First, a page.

Venezuela’s opposition leader, along with some factions of the military, have staged an attempted coup to overthrow President Nicolas Maduro.
Standing alongside soldiers at a military base, opposition leader and self-proclaimed president of Venezuela, Juan Guaidó, launched a military uprising to oust Maduro. Notably, he stood with Leopoldo Lopez, another opposition leader who had been jailed by the government, but who said he had been released by elements of the military that had turned on Maduro. Both urged the military to rise up and called for the whole country to mobilize in the streets.
“Today, brave soldiers, brave patriots, brave men attached to the Constitution have followed our call,” Guaidó said in a video. He called it the “definitive end” of Maduro’s rule, before adding that “we are counting on the people of Venezuela today,” and that the “armed forces are clearly on the side of the people.”
The events are fluid and reports are confusing – the clashes between some military forces and protestors suggest that the military has not abandoned Maduro entirely. Police loyal to Maduro fired tear gas at protestors. The Venezuelan government has downplayed the uprising and insists that it is still in control. “A mediocre coup d’etat attempt has failed,” Defense Minister Vladimir Padrino Lopez said. Related: U.S. Pipeline Boom Could End In Crisis
American officials made a series of statements on Tuesday and took to twitter to cheer on the attempted coup.
For now, it is unclear what the effect on Venezuela’s oil production will be. Argus Media reports that sources inside Venezuela’s oil industry say that operations have not yet been impacted.
Venezuela’s oil production plunged to 732,000 bpd in March, down 289,000 bpd from the month before, according to OPEC’s secondary sources. That huge decline was made much worse by the widespread blackout that swept over the country for a period of time. But the losses, by all accounts, are expected to continue.
U.S. sanctions have closed off a lot of the global market for PDVSA with buyers around the world having cut off ties with the Venezuelan oil company. At the same time, the infrastructure within the country is already crippled by a lack of investment, a financial and economic crisis, a brain drain and the deteriorating state of the electric grid.
Chevron is reportedly struggling to bring the Petropiar facility, an oil upgrader that it operates with PDVSA, back online, according to Bloomberg. In early April, production at Petropiar was operating at half the level that it was back in January. Most worrying for Venezuela is that the joint ventures have been more resilient than the operations that PDVSA runs on its own, so the decline of the joint venture operations does not bode well. Related: New Models Suggest Much Faster Global Warming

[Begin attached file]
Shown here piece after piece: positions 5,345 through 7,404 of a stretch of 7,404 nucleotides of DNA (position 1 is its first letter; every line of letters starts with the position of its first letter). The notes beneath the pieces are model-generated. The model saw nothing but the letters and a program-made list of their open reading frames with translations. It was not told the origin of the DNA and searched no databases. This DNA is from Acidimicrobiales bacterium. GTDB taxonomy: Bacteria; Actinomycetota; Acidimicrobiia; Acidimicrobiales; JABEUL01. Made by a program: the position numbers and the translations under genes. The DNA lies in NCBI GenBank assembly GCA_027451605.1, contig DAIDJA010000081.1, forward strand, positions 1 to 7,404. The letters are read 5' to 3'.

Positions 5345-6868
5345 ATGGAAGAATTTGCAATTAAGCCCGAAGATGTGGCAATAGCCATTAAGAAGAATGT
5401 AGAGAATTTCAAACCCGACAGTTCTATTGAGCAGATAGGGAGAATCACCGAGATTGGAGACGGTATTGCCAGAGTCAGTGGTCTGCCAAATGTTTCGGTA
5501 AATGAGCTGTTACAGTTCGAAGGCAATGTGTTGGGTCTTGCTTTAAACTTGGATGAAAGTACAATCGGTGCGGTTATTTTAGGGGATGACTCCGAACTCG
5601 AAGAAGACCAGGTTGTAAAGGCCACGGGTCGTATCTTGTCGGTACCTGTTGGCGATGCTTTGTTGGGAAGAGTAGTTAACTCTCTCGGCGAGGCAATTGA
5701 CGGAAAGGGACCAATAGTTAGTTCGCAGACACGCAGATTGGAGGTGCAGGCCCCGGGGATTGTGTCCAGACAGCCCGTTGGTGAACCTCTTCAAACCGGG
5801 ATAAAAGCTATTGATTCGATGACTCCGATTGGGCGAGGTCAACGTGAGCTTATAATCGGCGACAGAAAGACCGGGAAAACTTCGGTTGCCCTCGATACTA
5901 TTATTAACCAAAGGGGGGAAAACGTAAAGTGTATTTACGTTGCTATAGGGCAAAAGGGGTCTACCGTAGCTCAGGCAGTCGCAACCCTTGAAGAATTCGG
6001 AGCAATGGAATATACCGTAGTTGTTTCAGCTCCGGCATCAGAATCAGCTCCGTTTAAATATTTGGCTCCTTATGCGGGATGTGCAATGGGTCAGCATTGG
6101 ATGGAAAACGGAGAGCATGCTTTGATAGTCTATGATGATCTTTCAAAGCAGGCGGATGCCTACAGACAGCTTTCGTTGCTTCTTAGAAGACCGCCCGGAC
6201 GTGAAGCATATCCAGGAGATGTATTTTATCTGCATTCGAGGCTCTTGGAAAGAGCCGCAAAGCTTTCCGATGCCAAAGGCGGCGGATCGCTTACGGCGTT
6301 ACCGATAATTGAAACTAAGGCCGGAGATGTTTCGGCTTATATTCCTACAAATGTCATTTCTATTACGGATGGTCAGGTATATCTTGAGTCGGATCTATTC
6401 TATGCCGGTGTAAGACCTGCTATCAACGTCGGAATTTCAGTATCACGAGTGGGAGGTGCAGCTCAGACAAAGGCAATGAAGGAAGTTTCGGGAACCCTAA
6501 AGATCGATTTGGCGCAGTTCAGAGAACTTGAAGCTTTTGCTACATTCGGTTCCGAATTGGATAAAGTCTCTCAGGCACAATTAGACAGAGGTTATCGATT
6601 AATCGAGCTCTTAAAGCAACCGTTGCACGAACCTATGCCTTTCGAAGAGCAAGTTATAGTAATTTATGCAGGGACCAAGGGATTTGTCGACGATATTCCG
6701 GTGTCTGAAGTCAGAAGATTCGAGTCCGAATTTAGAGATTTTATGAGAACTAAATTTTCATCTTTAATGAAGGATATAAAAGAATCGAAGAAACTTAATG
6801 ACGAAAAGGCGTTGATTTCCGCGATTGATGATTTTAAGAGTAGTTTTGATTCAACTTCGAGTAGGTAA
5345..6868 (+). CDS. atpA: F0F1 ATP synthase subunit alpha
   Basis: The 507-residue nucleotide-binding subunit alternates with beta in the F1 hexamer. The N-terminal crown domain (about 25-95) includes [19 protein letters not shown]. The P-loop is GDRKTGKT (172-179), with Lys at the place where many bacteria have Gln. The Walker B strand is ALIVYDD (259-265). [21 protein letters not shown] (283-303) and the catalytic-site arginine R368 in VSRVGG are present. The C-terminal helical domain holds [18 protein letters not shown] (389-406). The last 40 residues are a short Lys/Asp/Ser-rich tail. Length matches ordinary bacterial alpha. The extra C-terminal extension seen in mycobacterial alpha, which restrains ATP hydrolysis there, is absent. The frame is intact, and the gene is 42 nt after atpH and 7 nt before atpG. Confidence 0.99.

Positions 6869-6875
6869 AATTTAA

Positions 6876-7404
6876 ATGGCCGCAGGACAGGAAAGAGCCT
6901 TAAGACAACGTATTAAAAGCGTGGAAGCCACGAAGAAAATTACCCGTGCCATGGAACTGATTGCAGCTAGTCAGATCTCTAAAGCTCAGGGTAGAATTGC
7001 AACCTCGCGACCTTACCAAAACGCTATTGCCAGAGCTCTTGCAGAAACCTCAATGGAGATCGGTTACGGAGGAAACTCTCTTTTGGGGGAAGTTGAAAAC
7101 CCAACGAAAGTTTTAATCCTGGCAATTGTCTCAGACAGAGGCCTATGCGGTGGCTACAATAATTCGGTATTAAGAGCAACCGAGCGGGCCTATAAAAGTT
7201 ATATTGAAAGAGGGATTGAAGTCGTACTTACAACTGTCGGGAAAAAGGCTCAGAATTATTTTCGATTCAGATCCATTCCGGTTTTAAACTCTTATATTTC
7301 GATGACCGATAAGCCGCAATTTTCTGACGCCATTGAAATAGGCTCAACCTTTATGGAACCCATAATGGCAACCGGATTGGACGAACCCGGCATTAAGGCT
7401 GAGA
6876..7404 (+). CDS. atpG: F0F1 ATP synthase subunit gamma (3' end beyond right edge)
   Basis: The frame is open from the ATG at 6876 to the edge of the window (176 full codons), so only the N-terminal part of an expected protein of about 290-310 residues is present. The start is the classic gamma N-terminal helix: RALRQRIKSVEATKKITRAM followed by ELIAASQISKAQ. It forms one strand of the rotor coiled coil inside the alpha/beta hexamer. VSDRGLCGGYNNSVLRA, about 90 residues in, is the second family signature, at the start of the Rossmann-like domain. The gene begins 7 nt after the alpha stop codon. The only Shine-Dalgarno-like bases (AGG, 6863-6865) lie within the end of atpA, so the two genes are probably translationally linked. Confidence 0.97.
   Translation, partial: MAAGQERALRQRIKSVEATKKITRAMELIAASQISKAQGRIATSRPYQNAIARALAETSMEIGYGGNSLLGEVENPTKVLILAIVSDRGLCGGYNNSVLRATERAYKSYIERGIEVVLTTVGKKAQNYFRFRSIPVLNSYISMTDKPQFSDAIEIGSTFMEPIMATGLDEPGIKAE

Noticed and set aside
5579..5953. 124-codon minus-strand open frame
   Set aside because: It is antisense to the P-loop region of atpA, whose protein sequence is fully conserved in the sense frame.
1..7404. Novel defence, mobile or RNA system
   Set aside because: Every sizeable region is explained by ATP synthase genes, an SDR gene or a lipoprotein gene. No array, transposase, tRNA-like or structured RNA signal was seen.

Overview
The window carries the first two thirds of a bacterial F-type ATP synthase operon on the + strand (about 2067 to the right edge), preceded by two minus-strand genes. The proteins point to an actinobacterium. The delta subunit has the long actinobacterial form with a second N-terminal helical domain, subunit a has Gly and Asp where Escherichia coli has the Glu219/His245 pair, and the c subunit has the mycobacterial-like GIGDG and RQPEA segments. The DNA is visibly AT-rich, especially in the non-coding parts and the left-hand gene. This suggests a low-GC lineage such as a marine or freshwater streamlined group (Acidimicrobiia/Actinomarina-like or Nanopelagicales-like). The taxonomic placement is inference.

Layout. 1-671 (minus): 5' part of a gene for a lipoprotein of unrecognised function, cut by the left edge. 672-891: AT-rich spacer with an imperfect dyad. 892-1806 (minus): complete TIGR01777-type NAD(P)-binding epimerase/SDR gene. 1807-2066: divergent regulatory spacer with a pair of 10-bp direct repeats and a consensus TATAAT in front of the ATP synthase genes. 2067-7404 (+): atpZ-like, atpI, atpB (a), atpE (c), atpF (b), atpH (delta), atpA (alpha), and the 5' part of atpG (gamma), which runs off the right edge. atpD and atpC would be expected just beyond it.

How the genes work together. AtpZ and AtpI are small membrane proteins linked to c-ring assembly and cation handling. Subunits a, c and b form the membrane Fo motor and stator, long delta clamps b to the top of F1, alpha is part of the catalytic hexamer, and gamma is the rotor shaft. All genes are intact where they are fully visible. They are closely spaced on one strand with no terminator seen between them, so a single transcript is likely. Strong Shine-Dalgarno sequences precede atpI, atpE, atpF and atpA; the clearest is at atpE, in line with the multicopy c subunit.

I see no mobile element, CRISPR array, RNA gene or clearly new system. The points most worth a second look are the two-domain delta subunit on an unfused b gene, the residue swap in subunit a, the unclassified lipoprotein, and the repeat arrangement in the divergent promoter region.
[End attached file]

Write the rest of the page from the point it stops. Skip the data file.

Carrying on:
Petropiar – and many other oil projects – will struggle to return to full capacity because of electricity rationing. Electricity shortages, in turn, are unlikely to be resolved anytime soon. “The electricity problem for PDVSA is in addition to two previous problems the government needs to deal with: sanctions and lack of investment, which are at the base of Venezuela’s falling production numbers,” said Francisco Monaldi, a Fellow at Rice University’s Baker Institute, told Bloomberg.
Now, the prospect of ongoing instability, or outright civil war, only magnifies the dangers for the country and for its oil production. Argus Media said that two army officials said that “six or seven” garrisons have been seized by soldiers backing Guaidó, although those claims have not been confirmed. Meanwhile, Argus also said National Constituent Assembly president Diosdado Cabello ordered all “armed collectives and civilian militia units in Caracas” to go to the presidential palace in Caracas to defend Maduro.
Of course, nobody knows how events will unfold, but the ingredients for protracted violence between the opposition and the government are readily apparent.
By Nick Cunningham, Oilprice.com
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Nick Cunningham is an independent journalist, covering oil and gas, energy and environmental policy, and international politics. He is based in Portland, Oregon. More